Qld businesses’ life expectancy revealed

 

Most Queensland businesses fear they'll go bust within the next 12 months as the coronavirus-induced recession bites and government handouts get gradually removed.

The latest Suncorp Pulse survey, set to be released today, paints a bleak picture of doing business in the Sunshine State, with owners and operators deeply pessimistic about a recovery anytime soon.

 

 

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Conducted by the Chamber of Commerce and Industry Queensland, the warning from traders about the wholesale collapse of businesses throughout the state comes as the public remains on tenterhooks about another lockdown following a handful of recent COVID-19 cases.

One in five owners confess to running "zombie" businesses that would collapse within three months of support measures being removed, particularly the Federal Government's JobKeeper payments.

The initiative has been extended until March however eligibility will be tightened and payments reduced from September.

The survey of almost 1200 businesses throughout Queensland found a further one in three were convinced trading conditions were so poor that they were at risk of shutting their doors permanently within 12 months as their cash reserves dwindled.

Despite the doomsday predictions, the outlook is a modest improvement on the March quarter results which were taken at the height of Queensland's lockdown when businesses were shuttered and people's movements restrained.

CCIQ general manager of advocacy and policy Amanda Rohan said the sliver of hope emerging from the lifting of restrictions meant there was now an impetus on the major political parties to unveil major economic blueprints ahead of the October 31 state election.

"Currently, there is stimulus aiding businesses through this crisis period, but it won't last forever," Ms Rohan told The Courier-Mail.

"What will last and what will strengthen our economy is business-friendly policies, activating infrastructure projects to give regions a flow of work and enabling businesses to connect, employ and grow.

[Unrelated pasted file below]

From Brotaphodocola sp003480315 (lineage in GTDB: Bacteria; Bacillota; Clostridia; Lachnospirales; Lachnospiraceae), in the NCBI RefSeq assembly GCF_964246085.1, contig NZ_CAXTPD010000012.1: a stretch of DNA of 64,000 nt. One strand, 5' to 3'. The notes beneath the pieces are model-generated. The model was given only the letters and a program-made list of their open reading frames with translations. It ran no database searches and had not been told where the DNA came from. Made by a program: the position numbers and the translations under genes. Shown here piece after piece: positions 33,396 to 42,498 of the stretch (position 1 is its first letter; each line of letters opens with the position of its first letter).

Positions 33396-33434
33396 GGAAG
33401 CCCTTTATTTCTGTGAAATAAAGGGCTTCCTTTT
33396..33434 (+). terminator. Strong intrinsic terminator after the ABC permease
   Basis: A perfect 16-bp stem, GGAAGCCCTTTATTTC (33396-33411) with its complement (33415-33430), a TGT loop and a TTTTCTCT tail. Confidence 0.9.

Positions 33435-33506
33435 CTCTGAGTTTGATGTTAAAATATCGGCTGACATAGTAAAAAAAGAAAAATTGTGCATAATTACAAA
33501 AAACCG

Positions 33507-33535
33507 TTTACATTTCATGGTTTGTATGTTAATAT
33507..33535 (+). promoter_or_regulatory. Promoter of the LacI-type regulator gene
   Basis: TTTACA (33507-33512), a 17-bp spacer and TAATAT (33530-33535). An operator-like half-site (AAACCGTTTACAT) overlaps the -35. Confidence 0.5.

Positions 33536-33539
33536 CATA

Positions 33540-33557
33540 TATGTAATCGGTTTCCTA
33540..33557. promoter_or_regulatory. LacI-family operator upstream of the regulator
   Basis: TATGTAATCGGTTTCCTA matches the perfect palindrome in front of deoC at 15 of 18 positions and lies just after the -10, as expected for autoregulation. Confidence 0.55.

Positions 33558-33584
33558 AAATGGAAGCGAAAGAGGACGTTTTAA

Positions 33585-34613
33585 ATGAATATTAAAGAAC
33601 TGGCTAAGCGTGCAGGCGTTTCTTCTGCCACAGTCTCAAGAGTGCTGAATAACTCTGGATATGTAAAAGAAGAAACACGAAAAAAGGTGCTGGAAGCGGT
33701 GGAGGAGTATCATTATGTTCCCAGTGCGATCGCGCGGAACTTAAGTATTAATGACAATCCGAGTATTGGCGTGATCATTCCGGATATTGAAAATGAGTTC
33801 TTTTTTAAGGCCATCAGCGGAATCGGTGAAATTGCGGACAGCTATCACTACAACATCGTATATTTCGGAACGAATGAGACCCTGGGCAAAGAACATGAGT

"So now is the opportunity for parties to provide business and communities with the certainty they so desperately need by unveiling their future plans."

 

 

With just 89 days until Queenslanders go to the ballot box, both Labor and the LNP are laying claim to having the economic plans to tackle the recession and rescue the state Budget.

Annastacia Palaszczuk's Labor Government has so far concentrated on rolling over existing programs, while the Deb Frecklington-led Opposition has promised additional infrastructure spending and a tax freeze.

According to the Pulse Survey, three out of four businesses expected the national and Queensland economies to weaken further over the next 12 months.

Two-thirds of respondents reported deteriorated trading conditions, reduced sales and poorer profitability during the June quarter, a slight improvement from March when the worst results in the long-running survey's history were chalked up.

"The majority of businesses are experiencing a downturn in their turnover and profitability, which is impacting all areas of their operations, including hiring intentions, capital investment and general productivity," CCIQ economist Jack Baxter said.

 

 


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